With the MULA, Italian bike brand Fulgur Cycles have released a full suspension eMTB featuring a carbon frame and the brand new Polini E-P3 MX motor that produces 90 Nm torque. We took a closer look at the first MULA to come out of the factory.

Fulgur MULA | Polini motor E-P3 MX/ 500 Wh | 170/160 mm (f/r) | 29″/27.5″ | € 6,700–€ 8,900 | Manufacturer’s website

Italian bicycle brand Fulgur Cycles, located north of Milan, previously used the Shimano STEPS E8000 motor for their eMTBs. On their new full-sus eMTB, the MULA, Fulgur have now placed their bets on the 90 Nm Polini E-P3 MX motor that was presented at EUROBIKE last year. Better known as a manufacturer of mini motorbikes and motorcycle parts, Polini are based in Bergamo. The MULA rolls on mixed wheel sizes with a 29″ wheel up front and a 27.5″ wheel on the rear. The carbon rims and full carbon frame are both manufactured by Fulgur near their headquarters. The bike will be available in frame sizes S, M and L and comes with a 500 Wh battery. Fulgur claim that the size M shown here weighs just 20.6 kg (without pedals).

The bike’s components and colour scheme can be individually configured by the customer. Accordingly, the price varies between € 6,700 and € 8,900.

Fulgur equip the MULA with Öhlins suspension, as you’ll have seen on various Specialized Levo models in the past. The Öhlins RXF36 M.2 fork offers 170 mm travel at the front and an Öhlins TTX18 shock controls 160 mm travel at the rear. Fulgur have the suspension setup fine-tuned by Italian suspension specialist Andreani.

The 160 mm travel at the rear is controlled by an Öhlins TTX18 shock

Brand new Polini E-P3 MX motor at the heard of the Fulgur MULA

The new Polini motor is based on the previous E-P3 model and has the same dimensions and mounting interface, allowing bike manufacturers can stick with existing frame designs. The torque output of the new motor has been increased from 70 Nm to 90 Nm and its power should now be available even at lower cadences. The display, which also functions as the remote, looks promising. We’ll have to test it to see what the ergonomics are like and whether it’s intuitive to use. The small Italian bike brand is the first to rely on the new motor.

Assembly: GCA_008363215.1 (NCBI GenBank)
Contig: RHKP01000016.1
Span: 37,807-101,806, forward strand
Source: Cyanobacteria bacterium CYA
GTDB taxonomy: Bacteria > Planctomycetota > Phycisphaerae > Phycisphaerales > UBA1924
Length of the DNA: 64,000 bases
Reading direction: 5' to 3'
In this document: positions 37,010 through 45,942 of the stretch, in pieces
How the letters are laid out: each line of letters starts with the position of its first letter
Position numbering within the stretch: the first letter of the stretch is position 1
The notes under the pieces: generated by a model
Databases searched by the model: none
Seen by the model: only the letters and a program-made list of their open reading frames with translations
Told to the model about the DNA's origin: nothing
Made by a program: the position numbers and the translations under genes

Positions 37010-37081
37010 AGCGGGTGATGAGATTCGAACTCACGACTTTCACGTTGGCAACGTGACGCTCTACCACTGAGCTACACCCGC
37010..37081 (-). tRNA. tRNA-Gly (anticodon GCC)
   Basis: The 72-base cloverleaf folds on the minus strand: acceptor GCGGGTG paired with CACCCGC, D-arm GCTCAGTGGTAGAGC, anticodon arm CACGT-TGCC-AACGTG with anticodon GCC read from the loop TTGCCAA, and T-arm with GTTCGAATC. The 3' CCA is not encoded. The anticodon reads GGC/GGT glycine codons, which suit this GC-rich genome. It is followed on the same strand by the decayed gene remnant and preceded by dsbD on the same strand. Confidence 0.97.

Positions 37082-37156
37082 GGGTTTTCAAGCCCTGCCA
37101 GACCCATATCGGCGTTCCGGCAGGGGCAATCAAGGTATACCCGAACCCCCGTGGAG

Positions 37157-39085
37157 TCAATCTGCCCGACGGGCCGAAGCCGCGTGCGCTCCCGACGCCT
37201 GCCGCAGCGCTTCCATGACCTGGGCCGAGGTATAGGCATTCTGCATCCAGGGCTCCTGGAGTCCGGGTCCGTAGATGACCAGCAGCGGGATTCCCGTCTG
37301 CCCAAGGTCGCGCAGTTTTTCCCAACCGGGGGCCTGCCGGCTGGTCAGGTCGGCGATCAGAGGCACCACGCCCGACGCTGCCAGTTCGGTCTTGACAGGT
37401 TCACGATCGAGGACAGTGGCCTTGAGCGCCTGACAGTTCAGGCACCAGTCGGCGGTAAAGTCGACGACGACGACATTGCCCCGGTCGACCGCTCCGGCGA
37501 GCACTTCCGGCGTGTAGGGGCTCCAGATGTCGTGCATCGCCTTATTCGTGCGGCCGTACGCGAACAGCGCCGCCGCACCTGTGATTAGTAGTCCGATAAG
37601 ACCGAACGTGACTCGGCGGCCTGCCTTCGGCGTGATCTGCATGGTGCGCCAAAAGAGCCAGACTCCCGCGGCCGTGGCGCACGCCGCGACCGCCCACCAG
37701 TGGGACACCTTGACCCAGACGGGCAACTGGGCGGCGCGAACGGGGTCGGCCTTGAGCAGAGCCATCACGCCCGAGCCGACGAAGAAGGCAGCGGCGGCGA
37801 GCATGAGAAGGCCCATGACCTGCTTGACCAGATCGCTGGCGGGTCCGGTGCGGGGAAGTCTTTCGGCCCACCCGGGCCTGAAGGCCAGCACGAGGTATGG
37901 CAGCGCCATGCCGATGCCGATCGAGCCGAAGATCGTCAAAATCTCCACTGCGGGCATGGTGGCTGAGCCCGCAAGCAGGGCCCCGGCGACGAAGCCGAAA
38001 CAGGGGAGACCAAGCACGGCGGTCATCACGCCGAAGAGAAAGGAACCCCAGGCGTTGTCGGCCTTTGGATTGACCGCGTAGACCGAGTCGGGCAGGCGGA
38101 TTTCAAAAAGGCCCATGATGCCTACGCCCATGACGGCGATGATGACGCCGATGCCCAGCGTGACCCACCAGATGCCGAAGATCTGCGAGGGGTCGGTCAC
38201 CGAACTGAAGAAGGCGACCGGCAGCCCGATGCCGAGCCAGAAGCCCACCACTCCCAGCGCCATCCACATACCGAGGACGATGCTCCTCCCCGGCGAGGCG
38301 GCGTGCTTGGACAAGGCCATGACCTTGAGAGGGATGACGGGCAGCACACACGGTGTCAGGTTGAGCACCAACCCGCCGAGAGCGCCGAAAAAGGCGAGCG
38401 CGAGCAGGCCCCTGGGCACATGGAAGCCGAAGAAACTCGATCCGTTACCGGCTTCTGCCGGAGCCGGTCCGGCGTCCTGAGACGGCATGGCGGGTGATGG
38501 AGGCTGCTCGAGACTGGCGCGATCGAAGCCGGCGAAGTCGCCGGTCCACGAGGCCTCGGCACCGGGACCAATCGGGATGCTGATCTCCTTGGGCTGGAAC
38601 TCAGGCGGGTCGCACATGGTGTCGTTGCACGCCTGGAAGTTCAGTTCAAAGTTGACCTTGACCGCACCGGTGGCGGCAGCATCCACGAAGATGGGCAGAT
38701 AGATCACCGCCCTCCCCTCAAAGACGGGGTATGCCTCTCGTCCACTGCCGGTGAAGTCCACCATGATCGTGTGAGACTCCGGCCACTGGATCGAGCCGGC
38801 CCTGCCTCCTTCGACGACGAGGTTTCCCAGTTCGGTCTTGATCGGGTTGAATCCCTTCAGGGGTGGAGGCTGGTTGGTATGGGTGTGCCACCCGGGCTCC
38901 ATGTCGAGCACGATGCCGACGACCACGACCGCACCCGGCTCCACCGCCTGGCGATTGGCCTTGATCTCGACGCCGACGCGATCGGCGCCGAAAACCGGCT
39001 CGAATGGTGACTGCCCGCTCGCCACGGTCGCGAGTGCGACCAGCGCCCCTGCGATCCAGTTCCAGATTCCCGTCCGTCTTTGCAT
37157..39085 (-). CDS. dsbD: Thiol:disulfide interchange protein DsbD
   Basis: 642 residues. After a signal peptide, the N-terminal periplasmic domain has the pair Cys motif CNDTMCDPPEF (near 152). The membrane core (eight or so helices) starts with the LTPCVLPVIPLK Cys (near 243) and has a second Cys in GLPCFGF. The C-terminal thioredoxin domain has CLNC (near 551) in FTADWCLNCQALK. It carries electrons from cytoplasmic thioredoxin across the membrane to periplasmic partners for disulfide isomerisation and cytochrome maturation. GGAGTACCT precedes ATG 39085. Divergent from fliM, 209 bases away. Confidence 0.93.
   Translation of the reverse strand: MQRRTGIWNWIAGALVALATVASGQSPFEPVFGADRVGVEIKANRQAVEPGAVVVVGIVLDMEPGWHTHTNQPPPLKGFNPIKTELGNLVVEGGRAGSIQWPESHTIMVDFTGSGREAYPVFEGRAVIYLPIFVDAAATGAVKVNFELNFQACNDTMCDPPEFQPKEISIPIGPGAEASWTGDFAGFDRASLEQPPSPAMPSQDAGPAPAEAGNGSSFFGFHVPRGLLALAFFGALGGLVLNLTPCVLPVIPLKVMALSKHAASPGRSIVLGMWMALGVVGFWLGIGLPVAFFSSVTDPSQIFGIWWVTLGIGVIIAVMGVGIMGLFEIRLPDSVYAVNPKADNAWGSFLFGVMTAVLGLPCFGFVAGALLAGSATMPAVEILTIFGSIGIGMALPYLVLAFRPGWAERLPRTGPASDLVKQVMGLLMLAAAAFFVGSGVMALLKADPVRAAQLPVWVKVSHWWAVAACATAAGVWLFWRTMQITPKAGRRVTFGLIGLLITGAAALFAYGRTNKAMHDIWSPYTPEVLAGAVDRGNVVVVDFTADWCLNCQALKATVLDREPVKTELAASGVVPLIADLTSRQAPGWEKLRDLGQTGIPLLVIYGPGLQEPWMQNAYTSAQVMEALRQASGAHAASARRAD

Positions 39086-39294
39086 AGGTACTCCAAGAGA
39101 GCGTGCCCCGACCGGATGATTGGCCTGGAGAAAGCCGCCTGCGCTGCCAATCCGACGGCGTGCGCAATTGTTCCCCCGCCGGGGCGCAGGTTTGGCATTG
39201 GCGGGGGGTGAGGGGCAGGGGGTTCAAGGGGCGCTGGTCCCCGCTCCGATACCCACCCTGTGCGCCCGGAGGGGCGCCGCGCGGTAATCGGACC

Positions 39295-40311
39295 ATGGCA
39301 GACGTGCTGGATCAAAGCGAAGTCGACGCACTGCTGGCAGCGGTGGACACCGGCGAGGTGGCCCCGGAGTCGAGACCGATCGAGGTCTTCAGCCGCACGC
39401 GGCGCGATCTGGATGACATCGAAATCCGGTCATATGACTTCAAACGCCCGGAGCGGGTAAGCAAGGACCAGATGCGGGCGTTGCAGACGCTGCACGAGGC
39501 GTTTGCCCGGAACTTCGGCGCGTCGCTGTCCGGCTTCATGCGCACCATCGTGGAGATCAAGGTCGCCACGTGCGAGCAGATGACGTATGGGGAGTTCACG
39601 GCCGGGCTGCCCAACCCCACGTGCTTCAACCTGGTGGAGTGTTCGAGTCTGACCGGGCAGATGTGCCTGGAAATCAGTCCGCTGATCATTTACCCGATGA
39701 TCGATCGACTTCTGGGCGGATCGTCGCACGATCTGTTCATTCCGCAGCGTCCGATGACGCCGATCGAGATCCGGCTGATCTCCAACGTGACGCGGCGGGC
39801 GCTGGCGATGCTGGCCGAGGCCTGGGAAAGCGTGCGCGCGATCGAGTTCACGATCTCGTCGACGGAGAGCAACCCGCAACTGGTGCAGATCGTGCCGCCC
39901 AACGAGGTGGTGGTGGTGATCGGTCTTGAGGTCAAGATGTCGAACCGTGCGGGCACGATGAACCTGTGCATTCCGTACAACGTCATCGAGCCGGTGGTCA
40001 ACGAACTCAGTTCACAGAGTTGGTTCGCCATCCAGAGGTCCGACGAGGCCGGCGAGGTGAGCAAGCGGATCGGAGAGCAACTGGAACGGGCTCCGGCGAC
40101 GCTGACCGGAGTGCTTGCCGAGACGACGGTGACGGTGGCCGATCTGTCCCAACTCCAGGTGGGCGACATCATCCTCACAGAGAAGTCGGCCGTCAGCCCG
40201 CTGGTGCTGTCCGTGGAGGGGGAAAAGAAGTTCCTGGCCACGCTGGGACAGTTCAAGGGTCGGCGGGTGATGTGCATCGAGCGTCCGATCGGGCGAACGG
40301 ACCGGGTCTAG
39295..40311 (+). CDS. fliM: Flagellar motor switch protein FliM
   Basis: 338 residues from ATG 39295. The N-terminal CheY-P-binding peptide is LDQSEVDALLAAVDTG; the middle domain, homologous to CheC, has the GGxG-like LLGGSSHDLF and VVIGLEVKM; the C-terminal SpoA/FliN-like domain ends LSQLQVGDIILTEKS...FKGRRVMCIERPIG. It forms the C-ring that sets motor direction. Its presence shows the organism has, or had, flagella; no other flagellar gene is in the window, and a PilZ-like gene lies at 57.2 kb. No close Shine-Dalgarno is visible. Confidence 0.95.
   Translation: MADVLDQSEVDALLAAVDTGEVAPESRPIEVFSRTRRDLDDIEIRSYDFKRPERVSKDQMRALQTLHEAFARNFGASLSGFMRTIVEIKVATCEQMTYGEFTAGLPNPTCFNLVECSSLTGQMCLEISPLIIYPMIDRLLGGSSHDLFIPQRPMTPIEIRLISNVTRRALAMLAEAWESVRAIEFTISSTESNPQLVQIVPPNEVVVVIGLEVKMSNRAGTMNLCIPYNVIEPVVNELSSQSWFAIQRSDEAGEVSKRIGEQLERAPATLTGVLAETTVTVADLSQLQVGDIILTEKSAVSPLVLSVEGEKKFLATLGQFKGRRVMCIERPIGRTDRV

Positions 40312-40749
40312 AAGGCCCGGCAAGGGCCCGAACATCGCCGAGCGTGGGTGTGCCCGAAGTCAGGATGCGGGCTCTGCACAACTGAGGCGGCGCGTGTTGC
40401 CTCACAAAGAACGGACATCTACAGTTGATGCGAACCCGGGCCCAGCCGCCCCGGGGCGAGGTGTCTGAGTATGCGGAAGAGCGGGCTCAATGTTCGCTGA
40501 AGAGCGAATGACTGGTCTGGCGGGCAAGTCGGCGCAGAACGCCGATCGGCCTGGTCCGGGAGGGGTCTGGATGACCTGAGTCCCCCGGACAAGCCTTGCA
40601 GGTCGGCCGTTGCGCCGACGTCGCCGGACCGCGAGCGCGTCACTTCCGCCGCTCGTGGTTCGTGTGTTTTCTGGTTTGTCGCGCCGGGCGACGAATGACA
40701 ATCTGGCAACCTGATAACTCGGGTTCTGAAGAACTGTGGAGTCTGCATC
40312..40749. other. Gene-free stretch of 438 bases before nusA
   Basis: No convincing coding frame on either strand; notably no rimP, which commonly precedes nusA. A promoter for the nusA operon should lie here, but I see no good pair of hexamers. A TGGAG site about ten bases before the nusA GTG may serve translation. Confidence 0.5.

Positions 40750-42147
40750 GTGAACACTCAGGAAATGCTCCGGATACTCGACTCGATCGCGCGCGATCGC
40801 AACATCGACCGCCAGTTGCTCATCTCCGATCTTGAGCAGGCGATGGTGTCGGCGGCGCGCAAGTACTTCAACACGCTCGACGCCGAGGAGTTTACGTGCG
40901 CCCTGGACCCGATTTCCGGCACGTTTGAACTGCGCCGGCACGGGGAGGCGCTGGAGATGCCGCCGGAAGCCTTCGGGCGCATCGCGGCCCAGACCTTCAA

The new Polini E-P3 MX can compete with the current Bosch CX and the new Shimano EP8. In our opinion, it’s more powerful even than these two motors. – Fulvio Canadelli (owner of Fulgur)

The weight of the motor is claimed to be 2.98 kg
The minimalist display also functions as the remote, allowing you to scroll through five support levels
The battery level is indicated as a percentage
The fully integrated 500 Wh battery can be removed out of the top of the down tube. In addition to the display, the battery level is also indicated on the battery itself.
The charging socket is located at the lower end of the battery cover and well-protected from dirt
Fulvio Canadelli prioritised stiffness in the frame design. That’s why he decided to place the opening for the battery on top of the down tube.
Chainstay protector? Instead of the usual rubber pad, Fulgur rely on a transparent film to protect the chainstay. It may protect the frame, but it won’t dampen the noise of the chain.
The Cura 2 brakes are supplied by Formula and keep the speed of the front…
…and back wheel in check.
A 10–46 t SunRace cassette is combined with a SRAM GX derailleur